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Ceiling Height: The Highs and Lows

Growing up, I saw mainly your standard 8-foot ceilings. Then I lived in a flat in Germany where the ceilings (and the beautiful windows) absolutely soared. But I was only in Berlin for a year, so the culture shock I felt upon returning to the States did not involve ceiling height oppression. Now in new construction, ceilings seem to have shot up to a respectable 10 feet or so, but here I sit, writing this in a classic revival Cape with its 8 footers. Which frankly, never even caught my eye until I started looking into ceiling heights, and now I keep looking up, wondering if I ought to feel oppressed by my low ceilings.

According to an Apartment Therapy survey, the majority of people prefer a ceiling height in the 8-10 foot range, with ceilings that are ‘at least 10 feet’ a close second and very few people preferring 8-foot ceilings or something even shorter. Me? I loved the high ceilings I had in Germany and then again in Brooklyn, but I wasn’t the one paying the heating bills. And really, I love the coziness of my Cape – a quality that is in part due to the low ceilings. Also, I pay for heat now, so low ceilings are def a plus. In other words, I’d say there are benefits and drawbacks to every ceiling height, standard and taller. (I can’t think of any benefits of anything lower than 8, though.)

Since I’ve experienced plenty of both, I thought I’d talk today about some pros and cons of high ceilings and low ceilings.


The Pros: They look awesome, and some people find that they feel freer in a space with high ceilings. You’ll never have trouble decorating a space with high ceilings because you’re not limited by furniture height or the size of wall art. And you can toy with the idea of a painted ceiling, if you like.

The Cons: Supposedly, a room with a high ceiling can make inhabitants feel small and insignificant, though I never noticed this myself. In a room with high ceilings, the eye is drawn to the height of the room, making the horizontal dimensions of the room seem narrower. Spaces with high ceilings can be more difficult to heat and cool, depending on the design of the home.


The Pros: A lower ceiling can make a small room appear wider. Easier to heat and cool, if only by virtue of there being less airspace needing temp control. Some people find low ceilings cozier and homier than high ceilings.

The Cons: Decorative ceilings and thick crown molding and things like chair rails are right out, and tall people can feel decidedly cramped even if you don’t draw attention to the lowness of the ceilings. That feeling might be even more acute in a wide room. It’s tough to find the right ceiling fans and also to jump on the bed, boo.

I told you, now you tell me: How tall are the ceilings where you live? And what ceiling height would you actually prefer?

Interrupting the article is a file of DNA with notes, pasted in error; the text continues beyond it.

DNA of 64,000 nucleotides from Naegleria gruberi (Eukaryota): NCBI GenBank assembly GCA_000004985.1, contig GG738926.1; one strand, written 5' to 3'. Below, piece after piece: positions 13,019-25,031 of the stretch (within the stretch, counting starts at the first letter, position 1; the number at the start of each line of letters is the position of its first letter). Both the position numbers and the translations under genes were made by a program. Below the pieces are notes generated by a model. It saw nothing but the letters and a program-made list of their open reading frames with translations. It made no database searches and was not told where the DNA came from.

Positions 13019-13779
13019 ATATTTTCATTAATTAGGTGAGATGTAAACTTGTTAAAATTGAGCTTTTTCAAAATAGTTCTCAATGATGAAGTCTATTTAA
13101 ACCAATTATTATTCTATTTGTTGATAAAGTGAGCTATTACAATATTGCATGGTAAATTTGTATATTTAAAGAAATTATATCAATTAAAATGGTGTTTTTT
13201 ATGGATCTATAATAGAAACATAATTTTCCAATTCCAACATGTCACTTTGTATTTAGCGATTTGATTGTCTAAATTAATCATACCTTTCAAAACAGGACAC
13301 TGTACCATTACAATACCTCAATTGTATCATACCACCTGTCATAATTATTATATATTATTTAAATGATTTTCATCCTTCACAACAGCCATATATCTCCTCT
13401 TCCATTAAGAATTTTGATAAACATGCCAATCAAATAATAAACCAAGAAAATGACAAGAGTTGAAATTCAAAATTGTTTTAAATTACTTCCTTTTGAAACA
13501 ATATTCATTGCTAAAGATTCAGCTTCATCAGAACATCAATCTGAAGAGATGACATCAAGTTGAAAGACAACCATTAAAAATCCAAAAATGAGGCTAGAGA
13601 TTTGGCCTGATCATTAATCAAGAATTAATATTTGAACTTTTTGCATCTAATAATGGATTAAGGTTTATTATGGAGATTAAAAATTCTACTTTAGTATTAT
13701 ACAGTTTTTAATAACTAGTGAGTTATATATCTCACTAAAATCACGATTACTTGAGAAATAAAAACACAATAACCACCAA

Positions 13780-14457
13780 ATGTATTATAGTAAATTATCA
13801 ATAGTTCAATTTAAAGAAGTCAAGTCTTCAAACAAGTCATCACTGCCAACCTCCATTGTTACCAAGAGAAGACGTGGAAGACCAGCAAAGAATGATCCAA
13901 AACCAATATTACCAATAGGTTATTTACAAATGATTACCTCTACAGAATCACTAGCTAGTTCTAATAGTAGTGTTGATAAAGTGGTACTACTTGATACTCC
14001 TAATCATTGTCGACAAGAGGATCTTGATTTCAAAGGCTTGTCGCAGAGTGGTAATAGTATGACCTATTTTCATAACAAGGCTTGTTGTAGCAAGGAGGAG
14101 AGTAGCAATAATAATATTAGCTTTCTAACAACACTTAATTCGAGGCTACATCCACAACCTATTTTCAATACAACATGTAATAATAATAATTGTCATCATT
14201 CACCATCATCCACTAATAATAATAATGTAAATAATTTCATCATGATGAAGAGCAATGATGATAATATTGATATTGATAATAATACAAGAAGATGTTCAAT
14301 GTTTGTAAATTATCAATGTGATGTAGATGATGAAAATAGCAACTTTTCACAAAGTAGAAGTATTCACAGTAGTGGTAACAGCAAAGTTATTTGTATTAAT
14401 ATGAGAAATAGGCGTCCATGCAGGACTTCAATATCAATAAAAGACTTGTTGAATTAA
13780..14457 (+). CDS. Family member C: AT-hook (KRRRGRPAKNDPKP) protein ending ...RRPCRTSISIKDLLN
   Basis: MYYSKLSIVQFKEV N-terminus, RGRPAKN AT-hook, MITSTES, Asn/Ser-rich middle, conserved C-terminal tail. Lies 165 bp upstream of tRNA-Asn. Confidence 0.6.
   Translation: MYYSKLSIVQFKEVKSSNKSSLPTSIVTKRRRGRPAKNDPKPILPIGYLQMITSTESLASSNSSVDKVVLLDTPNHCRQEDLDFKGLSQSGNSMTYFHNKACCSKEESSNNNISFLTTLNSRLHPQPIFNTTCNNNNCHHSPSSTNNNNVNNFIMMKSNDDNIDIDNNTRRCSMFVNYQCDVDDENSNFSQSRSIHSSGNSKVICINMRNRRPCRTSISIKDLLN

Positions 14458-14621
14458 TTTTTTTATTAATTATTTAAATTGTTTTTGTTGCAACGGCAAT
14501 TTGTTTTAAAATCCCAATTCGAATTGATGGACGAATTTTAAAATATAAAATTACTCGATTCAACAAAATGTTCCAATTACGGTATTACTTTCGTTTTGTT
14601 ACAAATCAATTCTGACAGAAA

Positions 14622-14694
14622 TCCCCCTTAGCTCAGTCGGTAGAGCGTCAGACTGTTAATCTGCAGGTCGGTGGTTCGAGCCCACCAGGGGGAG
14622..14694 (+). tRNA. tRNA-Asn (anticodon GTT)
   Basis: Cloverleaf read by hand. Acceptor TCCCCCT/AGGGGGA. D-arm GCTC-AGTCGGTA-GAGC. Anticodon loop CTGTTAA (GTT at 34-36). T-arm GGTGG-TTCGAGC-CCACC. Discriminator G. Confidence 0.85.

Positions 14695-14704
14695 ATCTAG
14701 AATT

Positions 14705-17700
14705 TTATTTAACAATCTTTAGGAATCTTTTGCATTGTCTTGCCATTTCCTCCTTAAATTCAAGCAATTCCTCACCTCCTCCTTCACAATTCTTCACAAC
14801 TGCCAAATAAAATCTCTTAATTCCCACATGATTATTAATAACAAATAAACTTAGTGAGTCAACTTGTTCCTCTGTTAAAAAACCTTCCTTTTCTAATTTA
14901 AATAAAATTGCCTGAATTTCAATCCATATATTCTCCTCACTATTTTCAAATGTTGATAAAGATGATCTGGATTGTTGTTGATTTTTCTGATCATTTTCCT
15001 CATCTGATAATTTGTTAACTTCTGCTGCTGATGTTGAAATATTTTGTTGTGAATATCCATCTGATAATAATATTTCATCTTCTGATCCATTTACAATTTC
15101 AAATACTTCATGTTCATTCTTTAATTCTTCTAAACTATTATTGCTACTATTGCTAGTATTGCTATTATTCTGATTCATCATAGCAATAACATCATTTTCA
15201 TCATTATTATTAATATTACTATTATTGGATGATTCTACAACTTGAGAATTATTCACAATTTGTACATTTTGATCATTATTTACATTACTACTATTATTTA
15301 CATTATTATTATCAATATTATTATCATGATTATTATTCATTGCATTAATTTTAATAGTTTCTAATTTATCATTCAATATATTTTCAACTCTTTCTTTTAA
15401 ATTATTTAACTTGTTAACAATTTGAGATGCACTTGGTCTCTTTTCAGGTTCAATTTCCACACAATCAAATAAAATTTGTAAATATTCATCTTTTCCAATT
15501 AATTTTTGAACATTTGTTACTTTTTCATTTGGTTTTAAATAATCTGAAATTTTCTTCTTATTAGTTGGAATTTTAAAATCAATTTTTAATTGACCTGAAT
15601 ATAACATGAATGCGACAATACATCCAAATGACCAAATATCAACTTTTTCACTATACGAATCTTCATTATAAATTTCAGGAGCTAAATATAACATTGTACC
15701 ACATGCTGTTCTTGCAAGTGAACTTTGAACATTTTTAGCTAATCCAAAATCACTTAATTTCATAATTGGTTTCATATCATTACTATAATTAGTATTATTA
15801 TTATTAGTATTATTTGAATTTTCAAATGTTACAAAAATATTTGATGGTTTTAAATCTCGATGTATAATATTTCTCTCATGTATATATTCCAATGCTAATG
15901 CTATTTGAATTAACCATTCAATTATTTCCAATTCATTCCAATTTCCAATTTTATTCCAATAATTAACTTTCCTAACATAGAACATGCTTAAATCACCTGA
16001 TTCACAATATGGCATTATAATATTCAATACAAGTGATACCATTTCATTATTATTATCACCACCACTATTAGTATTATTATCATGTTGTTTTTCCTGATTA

Making the Most of What He Has

Sometimes people live in small spaces out of necessity, and sometimes they do it for the challenge. I’m not sure why out-of-work architect Sergio Santos chose a small space lifestyle, but I have to admit he’s doing it more effectively than most. He rents a converted electrical closet in Delray Beach, Florida for a mere $150 per month. At five-and-a-half feet from wall to wall, you can touch both walls at once.

small apartment living 2

When you live in a space that small, there’s nowhere to go but up. The bed, television, and closet are suspended above Santos’ office space, and yet he still found places for a mini kitchen and a window sanctuary. Not even wallspace is wasted, provided you don’t call art a waste. Even the shelves have a second purpose, serving as the ladder to the upper level.

small apartment living

Santos built a small seating area, which he calls his terrace, below the room’s only window. It’s the homiest spot in the tiny little space he calls home. The only thing that’s missing is a bathroom, which I hope for Santos’ sake exists somewhere just outside his miniature living quarters.

Never teh Bride Loves: Purple!

I know that it wasn’t that long ago that I posted a selection of purple interiors — which y’all loved, yay! — but a recent search for purple slipcovers brought this versatile hue to the forefront of my mind once again and I started tooling around Amazon in search of cool stuff in said color. Here’s just some of what I found:

purple paring knifepurple graterpurple radio
purple office chairpurple toasterpurple ottoman
purple thermospurple coffeemakerpurple pillows
purple couchpurple lamppurple bottle opener

As always, click on any of the pics for more info. My faves are the purple slipcover (obviously), the purple coffee maker, and oddly enough, the wide mouth thermos. The lamp is a pretty close third, though!


Purple is associated with (among other things) royalty, imperialism, nobility, Easter, Mardi Gras, the upper class, poison, friendship, hope, and sympathy — in other words, it evokes feelings that are both light and dark, positive and negative. Perhaps these dichotomies exist because purple can be both intense and gentle. Think byzantium versus wisteria.